Friday, February 22, 2013

GM Turns Steel Scrap Into Cash

Metal scraps ready for recycling
(Photo by Jeffrey Sauger for GM)
An excellent article by Forbes' Joann Muller highlights General Motors (GM) ability to turn their manufacturing "waste", such as steel scrap, into a $1 billion per year financial return to offset costs.
General Motors sees those leftover steel cutouts, roughly four feet square, as a marketable commodity. It sells them directly to a local steel fabricator, Blue Star Steel, which uses them to stamp out small brackets for heating and air conditioning equipment for other industries, skipping the foundry altogether. Everyone benefits: GM maximizes the value of that leftover material; Blue Star Steel saves money buying scrap steel, and the environment is spared additional greenhouse gas emissions from a foundry. 

Some of the additional highlights of GM's accomplishments include diverting 2.5 million metric tons of waste from landfills and highlighting their "landfill-free" facilities worldwide, totaling 104 which includes 84 manufacturing sites that reuse or recycle 97 percent of their waste and convert the remainder into energy.

John Bradburn, GM's manager of waste-reduction efforts also discusses why sustainability goes beyond just environmental aspects by allowing the financial aspects to be a return on investment to continue growing those efforts.

For more information on GM's recycling efforts, click here.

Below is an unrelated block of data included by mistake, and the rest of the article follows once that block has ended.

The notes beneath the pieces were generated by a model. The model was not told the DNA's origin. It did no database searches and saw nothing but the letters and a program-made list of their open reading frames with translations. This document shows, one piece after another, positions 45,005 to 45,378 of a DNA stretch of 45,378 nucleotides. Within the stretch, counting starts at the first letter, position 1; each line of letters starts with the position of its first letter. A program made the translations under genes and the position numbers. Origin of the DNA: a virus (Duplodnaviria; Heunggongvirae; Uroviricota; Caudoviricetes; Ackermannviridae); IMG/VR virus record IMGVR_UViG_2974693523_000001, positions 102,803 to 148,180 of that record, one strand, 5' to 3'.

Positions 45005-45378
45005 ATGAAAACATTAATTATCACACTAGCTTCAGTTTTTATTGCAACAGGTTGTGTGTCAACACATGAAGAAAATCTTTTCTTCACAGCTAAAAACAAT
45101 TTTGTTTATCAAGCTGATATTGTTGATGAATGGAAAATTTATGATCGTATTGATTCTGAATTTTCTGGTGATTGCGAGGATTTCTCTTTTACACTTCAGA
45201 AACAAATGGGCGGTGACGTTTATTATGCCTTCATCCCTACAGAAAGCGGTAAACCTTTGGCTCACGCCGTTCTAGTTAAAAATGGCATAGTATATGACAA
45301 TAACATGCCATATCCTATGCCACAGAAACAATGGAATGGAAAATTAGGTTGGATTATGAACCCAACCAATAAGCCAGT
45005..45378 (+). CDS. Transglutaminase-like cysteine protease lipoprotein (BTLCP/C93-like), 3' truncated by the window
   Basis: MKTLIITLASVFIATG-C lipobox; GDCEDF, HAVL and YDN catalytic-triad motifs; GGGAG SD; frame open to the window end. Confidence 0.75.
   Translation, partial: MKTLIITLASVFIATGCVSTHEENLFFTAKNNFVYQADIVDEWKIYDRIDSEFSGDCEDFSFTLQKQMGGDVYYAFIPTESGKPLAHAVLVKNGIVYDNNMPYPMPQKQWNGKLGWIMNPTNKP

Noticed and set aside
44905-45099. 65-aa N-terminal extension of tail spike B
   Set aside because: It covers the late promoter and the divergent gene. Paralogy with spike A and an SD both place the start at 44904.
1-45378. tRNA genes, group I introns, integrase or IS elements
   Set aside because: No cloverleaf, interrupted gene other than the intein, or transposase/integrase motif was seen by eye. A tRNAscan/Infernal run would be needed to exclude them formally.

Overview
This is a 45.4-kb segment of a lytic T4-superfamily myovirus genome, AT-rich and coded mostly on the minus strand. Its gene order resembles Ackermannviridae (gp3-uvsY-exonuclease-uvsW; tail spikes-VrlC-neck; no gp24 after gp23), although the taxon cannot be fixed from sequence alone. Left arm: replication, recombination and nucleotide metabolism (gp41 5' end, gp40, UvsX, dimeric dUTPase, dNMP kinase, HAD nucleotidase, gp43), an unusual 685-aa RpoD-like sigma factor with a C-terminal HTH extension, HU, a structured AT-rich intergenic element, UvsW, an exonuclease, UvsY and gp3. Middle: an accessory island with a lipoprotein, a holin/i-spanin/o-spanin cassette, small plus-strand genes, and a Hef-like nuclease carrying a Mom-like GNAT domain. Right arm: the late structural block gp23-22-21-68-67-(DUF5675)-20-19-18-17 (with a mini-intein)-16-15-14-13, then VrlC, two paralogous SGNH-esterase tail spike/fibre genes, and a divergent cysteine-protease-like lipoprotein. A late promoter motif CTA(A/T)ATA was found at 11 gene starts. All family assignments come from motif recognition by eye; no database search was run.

Tuesday, February 5, 2013

Penn State Harrisburg to commemorate building's LEED certification

Photo from Penn State Live

Penn State - Harrisburg will hold a dedication ceremony on February 6th for their new four-story, $10 million dollar LEED-certified residence hall.

Building 10,000, as it is called, is the only LEED-certified residence hall of all the 19 campuses to make up the Penn State Commonwealth Campus System.

Building 10,000 began housing students in 2010 but was just awarded a silver level certification for its use of recycled materials, such as steel, and other energy-efficient features.

The four story building can house 100 students and was designed by SMP Architects, which has created buildings on the Penn State Brandywine and Penn State Berks campuses as well.

“It's a building that Penn State can be proud of,” Penn State Harrisburg Director of Housing and Food Services Craig Cook said.

For more information on Building 10,000 and its other sustainable, green features, visit Penn State Live.